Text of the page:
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COBRA for small business employees in New York

Kim Morris | March 13, 2009

New York State Governor Patterson is pushing a proposal to expand the federal COBRA subsidy to laid-off employees of small businesses that are otherwise exempt from the federal program. While the move would clearly benefit some individuals, we do not think that passage is likely for several reasons:

1) The bill introduced in the NY state legislature intends to modify a federal program. The state cannot legally dictate how a federal program (in this case the employer's wage tax credit) will be administered by the U.S. Treasury. Unless the state uses its own funds or gets unlikely approval to use federal stimulus to pay for the program, it is unlikely to be funded. At this point there is no indication that federal lawmakers or Treasury officials are open to this idea.

2) Even if state funds were available, there is no obvious mechanism for distribution of funds to small businesses. Since state taxes are substantially less than federal wage taxes, the wage tax credit would not work. Any other system would create even more paperwork and would likely be viewed as a headache by small businesses.

3) Small businesses generally do not have the administrative capabilities to handle the requirements of COBRA. Even if the program were in place, the non-compliance would be tremendous. Previous Treasury Dept. surveys of small business 401(k) plans have found that almost half of these companies are not in compliance with current law. An even higher rate of non-compliance is reported from administrators of small business Health Savings Accounts. Given this history, there is certainly no reason to believe that compliance with a brand new COBRA requirement would be any more efficient.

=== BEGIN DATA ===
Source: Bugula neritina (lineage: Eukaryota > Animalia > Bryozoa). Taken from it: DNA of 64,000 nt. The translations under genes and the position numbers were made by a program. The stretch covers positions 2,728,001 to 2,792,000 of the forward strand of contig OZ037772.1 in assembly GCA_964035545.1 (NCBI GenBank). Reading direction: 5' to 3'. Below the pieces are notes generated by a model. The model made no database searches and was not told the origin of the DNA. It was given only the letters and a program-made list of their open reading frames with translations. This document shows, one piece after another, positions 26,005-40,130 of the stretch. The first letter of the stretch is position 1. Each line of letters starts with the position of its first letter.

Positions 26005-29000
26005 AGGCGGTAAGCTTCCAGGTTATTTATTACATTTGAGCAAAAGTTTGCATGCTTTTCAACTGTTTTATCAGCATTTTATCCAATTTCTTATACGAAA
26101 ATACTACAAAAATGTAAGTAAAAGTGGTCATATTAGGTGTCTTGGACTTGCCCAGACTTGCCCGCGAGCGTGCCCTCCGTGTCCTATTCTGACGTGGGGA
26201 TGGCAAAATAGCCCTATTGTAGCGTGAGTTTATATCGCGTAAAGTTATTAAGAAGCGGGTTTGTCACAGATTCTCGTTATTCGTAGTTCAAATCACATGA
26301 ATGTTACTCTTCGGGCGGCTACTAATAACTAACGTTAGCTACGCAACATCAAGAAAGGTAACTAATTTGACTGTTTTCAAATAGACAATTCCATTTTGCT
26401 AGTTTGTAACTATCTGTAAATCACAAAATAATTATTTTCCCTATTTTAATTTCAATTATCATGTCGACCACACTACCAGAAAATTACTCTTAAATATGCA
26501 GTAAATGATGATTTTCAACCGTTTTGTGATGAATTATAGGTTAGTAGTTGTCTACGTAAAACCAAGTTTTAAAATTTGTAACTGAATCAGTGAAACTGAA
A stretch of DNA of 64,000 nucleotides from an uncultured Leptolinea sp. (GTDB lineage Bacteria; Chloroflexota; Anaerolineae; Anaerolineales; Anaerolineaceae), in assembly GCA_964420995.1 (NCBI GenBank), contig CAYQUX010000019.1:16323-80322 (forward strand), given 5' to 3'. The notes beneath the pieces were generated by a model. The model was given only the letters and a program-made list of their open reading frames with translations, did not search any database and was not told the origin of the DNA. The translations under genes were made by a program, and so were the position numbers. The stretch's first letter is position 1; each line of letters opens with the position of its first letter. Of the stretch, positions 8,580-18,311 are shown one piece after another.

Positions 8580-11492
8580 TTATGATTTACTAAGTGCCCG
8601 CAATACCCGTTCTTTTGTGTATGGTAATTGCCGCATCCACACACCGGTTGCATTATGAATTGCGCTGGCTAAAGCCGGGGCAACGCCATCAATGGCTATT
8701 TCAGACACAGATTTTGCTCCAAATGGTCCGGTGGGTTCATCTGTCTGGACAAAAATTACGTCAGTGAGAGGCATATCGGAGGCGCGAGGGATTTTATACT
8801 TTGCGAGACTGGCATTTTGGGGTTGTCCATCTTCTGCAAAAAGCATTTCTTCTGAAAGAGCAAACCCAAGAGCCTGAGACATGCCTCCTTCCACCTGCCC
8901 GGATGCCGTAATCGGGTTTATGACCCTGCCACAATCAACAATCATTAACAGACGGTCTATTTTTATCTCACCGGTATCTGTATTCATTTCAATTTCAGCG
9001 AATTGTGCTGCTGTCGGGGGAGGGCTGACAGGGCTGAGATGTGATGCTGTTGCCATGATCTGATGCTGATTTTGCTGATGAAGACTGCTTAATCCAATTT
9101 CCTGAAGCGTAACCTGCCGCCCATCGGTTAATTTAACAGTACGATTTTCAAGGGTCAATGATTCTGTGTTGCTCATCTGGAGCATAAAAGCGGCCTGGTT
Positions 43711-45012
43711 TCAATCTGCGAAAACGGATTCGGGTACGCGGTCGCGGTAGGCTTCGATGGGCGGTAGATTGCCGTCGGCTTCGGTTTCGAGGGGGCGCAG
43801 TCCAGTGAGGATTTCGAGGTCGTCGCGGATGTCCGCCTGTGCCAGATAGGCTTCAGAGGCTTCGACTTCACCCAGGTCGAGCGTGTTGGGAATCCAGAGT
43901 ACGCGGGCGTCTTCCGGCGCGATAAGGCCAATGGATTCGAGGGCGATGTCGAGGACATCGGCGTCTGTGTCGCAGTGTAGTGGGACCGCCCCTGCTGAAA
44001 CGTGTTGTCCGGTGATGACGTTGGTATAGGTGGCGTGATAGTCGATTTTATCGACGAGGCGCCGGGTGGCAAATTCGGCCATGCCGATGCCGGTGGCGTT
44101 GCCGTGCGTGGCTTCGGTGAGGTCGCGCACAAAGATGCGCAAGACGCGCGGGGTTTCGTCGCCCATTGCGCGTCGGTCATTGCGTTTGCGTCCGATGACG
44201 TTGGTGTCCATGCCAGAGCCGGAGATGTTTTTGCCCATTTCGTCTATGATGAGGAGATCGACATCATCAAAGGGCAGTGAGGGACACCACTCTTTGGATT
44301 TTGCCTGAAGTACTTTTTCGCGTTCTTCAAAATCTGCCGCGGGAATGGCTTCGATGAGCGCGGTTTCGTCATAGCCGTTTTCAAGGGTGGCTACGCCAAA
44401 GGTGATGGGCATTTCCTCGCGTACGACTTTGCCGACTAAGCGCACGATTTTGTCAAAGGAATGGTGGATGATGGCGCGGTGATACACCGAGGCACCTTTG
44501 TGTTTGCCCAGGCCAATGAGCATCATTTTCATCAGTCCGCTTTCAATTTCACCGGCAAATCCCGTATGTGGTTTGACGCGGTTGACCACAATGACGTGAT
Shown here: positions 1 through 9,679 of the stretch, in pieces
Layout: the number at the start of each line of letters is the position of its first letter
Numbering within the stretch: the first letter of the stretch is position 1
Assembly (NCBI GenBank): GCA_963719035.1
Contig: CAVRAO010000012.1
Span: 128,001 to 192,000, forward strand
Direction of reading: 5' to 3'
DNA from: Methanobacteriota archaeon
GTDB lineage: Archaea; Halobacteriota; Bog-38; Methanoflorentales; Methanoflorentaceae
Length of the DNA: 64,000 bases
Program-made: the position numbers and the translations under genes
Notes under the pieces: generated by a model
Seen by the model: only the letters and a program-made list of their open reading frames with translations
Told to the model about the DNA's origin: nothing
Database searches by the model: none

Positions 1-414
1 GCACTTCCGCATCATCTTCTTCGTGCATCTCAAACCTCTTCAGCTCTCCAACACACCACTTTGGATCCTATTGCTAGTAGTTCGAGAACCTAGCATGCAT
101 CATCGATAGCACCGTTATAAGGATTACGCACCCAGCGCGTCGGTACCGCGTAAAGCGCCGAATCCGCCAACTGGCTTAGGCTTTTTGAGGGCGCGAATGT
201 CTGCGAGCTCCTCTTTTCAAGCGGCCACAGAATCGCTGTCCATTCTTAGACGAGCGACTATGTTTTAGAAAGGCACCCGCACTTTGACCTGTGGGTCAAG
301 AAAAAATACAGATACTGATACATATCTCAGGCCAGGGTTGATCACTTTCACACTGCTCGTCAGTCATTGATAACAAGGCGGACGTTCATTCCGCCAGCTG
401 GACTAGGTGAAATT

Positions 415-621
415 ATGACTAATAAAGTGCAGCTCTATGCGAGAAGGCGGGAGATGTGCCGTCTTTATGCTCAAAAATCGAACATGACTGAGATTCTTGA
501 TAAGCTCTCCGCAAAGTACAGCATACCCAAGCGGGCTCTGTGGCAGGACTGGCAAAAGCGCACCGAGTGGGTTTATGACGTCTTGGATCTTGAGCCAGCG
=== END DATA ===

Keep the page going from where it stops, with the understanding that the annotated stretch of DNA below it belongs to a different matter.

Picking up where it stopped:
4) COBRA law was specifically intended to exclude small businesses to prevent discouraging small firms from offering health plans. Employee health plans are voluntary and struggling small businesses need very little push to drop their health palns entirely.

5) Even if all of these obstacles were overcome, the number of people who would qualify AND have the cash available to pay for retroactive COBRA insurance would be minimal. Remember that small business employees have lower salaries, lower savings and generally lower financial resources than the employees of larger companies. The entire program proposed by Gov. Patterson would amount to much ado about nothing.

If the Governor really wants to make a difference, he could push NY Insurance Department to allow residents the same access to low cost COBRA alterntive insurance that are used a a stop-gap measure by laid-off employees in other states. New York currently prohibits the issuance of short term major medical insurance. Most laid-off workers in New York who pay for health insurance utilize a mini-med insurance with low that provides a lower level of benefits at a premium that is more affordable than COBRA and has lower out-of-pocket costs. The logic is that some coverage is better than none at all. Core Health Insurance, for example, offers New Yorkers under age 40 to enroll for coverage on a flexible month-to-month basis for $118 to $275 per month, depending on the level of coverage selected. This plan limits overall benefits to $1 million and places lower benefit limits on specific coverage like daily benefits for hospitalization and does not issue a Certificate of Creditable Coverage. But this insurance remains popular because there is no deductible or co-payment required - a feature that is especially important to those who have recently lost their primary source of income.

Tags : cobra, cobra subsidy

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